One such establishment is Happy Paws Hotel, Kilkenny, whose motto is “We care, not cage” and who provide fun, frolics, friends, riverside walks, swimming and gourmet meals, at very reasonable rates. Owner Yvonne Naughton, who is also a Reiki practitioner, uses her talents to the benefit of her more nervous guests. Yvonne told me about what inspired her to provide such a specialised service.

Yvonne, have you always worked with dogs?

No, I have a background in the corporate world, with the introduction of Natural Gas to Kilkenny and with Air Tricity. But I was always happiest in wellies and being outside. So when the time was right, I converted what had been a spacious granny flat into a dog facility, with ten centrally heated bedrooms. We don’t like to use the word kennels, as that implies animals being caged in small spaces and that’s not what we do.

So what’s the average day like for your visitors?

We’re up early to let the dogs out. There are four different enclosures, each one the size of a tennis court and the dogs are let out with dogs of their own size to play. Then it’s a game of ball and a walk down to the river for a swim and, after that breakfast, then a rest before another play session. Later in the afternoon there’s walk up into the wild hills before tea. Happy Paws is essentially a doggie camp where we offer hours of supervised play. Residents are socialised in similar sized groups. It’s an action-packed holiday in a secure environment. We focus on the needs of every dog in our care.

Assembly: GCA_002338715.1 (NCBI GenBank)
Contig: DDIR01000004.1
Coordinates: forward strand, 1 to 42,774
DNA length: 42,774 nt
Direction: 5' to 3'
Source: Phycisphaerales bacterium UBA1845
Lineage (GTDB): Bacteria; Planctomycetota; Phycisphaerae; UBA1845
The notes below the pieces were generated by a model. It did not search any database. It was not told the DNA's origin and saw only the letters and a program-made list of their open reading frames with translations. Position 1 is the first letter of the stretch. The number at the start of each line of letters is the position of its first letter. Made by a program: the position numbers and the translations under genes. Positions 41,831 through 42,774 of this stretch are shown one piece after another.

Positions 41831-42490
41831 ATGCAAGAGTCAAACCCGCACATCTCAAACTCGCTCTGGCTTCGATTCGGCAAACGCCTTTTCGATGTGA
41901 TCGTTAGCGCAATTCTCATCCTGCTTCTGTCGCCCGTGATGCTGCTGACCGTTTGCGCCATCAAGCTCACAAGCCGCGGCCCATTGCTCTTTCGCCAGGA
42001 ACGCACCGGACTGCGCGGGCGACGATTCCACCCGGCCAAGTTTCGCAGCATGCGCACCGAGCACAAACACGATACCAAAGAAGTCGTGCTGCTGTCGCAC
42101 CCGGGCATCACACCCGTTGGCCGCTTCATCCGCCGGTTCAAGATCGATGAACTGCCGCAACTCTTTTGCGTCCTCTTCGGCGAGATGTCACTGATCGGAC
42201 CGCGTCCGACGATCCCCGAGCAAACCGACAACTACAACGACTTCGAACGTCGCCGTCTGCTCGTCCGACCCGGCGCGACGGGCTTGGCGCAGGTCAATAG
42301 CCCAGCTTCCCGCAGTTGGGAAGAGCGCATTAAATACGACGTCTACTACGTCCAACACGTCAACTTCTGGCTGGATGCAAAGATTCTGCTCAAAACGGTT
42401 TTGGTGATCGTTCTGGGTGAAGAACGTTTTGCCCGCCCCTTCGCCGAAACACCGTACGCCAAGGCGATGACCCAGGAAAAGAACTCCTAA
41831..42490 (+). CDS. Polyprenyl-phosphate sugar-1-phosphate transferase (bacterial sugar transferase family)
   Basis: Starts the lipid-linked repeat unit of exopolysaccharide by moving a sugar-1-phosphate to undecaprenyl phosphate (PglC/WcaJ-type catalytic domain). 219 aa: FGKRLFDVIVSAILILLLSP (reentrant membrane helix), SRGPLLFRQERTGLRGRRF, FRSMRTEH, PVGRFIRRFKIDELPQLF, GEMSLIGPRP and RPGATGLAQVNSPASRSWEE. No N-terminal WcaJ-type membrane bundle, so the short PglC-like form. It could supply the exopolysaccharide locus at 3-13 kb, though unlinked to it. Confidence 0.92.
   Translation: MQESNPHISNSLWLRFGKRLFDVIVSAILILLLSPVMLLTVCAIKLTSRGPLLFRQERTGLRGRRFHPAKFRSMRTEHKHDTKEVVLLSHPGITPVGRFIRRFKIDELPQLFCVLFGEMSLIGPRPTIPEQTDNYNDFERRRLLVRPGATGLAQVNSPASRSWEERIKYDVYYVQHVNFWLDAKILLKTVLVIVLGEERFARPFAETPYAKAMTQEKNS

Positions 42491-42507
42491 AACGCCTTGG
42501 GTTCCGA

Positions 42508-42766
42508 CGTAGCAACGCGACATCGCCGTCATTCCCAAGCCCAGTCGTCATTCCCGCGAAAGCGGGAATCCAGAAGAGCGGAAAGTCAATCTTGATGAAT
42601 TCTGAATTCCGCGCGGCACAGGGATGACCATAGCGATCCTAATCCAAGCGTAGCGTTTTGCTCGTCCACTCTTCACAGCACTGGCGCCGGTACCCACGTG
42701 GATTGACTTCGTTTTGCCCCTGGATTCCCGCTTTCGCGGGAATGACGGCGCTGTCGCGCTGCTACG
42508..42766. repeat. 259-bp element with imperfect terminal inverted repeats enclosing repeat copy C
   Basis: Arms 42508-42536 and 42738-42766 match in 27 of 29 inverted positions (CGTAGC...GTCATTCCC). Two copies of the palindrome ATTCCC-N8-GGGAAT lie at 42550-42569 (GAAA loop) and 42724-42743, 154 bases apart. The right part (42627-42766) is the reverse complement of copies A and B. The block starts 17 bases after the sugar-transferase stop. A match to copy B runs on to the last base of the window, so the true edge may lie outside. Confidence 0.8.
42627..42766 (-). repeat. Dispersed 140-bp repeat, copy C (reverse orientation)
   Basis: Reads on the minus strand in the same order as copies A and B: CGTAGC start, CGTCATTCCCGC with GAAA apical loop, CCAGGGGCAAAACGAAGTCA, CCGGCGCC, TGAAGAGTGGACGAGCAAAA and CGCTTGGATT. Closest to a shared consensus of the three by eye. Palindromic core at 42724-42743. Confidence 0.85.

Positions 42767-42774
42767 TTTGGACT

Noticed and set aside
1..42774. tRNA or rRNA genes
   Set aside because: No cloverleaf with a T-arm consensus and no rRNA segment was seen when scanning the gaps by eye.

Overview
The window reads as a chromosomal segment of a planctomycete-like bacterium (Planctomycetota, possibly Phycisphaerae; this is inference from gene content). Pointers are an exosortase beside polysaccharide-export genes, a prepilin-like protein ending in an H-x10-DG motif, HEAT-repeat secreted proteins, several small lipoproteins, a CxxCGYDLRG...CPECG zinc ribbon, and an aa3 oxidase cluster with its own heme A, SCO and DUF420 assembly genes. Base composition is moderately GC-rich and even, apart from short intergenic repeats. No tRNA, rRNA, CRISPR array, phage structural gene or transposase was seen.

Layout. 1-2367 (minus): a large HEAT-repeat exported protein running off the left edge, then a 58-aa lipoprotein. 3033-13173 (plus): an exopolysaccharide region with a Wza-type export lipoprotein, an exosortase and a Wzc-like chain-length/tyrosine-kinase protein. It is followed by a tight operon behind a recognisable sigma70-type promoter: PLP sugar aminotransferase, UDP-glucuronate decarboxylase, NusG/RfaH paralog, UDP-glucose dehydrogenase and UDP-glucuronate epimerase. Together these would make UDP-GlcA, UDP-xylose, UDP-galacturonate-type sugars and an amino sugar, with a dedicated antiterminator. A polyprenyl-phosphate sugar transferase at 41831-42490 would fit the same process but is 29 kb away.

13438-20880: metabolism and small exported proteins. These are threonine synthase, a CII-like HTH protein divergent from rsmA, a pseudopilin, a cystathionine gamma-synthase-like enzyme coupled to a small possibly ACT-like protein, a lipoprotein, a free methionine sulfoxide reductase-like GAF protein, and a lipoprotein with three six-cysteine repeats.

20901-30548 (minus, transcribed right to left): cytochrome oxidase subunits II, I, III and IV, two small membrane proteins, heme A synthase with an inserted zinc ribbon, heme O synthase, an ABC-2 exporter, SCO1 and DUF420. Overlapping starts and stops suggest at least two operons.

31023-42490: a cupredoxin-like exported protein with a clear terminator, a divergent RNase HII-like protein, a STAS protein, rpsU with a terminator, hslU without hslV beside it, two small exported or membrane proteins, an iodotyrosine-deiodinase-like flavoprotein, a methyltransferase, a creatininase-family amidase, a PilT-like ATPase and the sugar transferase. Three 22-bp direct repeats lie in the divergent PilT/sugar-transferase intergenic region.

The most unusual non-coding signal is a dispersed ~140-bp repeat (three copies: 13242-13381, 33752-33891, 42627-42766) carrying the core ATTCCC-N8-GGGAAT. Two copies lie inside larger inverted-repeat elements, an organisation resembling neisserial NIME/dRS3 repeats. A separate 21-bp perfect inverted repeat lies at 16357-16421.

Does that include more elderly residents too?

Old age pensioners are special to us. They are exercised lightly and rested according to their energy levels. We adore these older folks at Happy Paws and give them tender loving care. After all, they have been loyal and faithful to their owners and definitely deserve huge respect. Puppies on the other hand require equal spurts of play and rest while their soft little bones form, and I provide couch care in my house for the nervous little dog in need of special care. I honestly couldn’t sleep at night if I thought one of our dogs was unhappy. It takes a lot of time and care to understand a dog’s needs, but that’s what we love to do here. And this means that their owners have peace of mind too. We video the days activities to show owners on their return so that they can see the fantastic fun their family pet has had and this gives great peace of mind to those who may have felt guilty for leaving their dogs in care.”

Have your bookings been hit by the economic downturn?

No I’m happy to say they haven’t. We are busy most of the time, with many repeat customers. Our busiest times are July and August, Christmas and long weekends. I think our attitudes to dogs in Ireland have changed a lot over the years. It’s been a slow transition and we are still faced with things like puppy farms and abandoned dogs, but things are better now and people want quality care for their dogs. What we offer here is not just a place to shut up your dog while you are away but a great holiday for your dog while you are enjoying your own break. Often dogs that have been to us before can’t wait to get out of the car when they arrive here. That’s what it’s all about for us.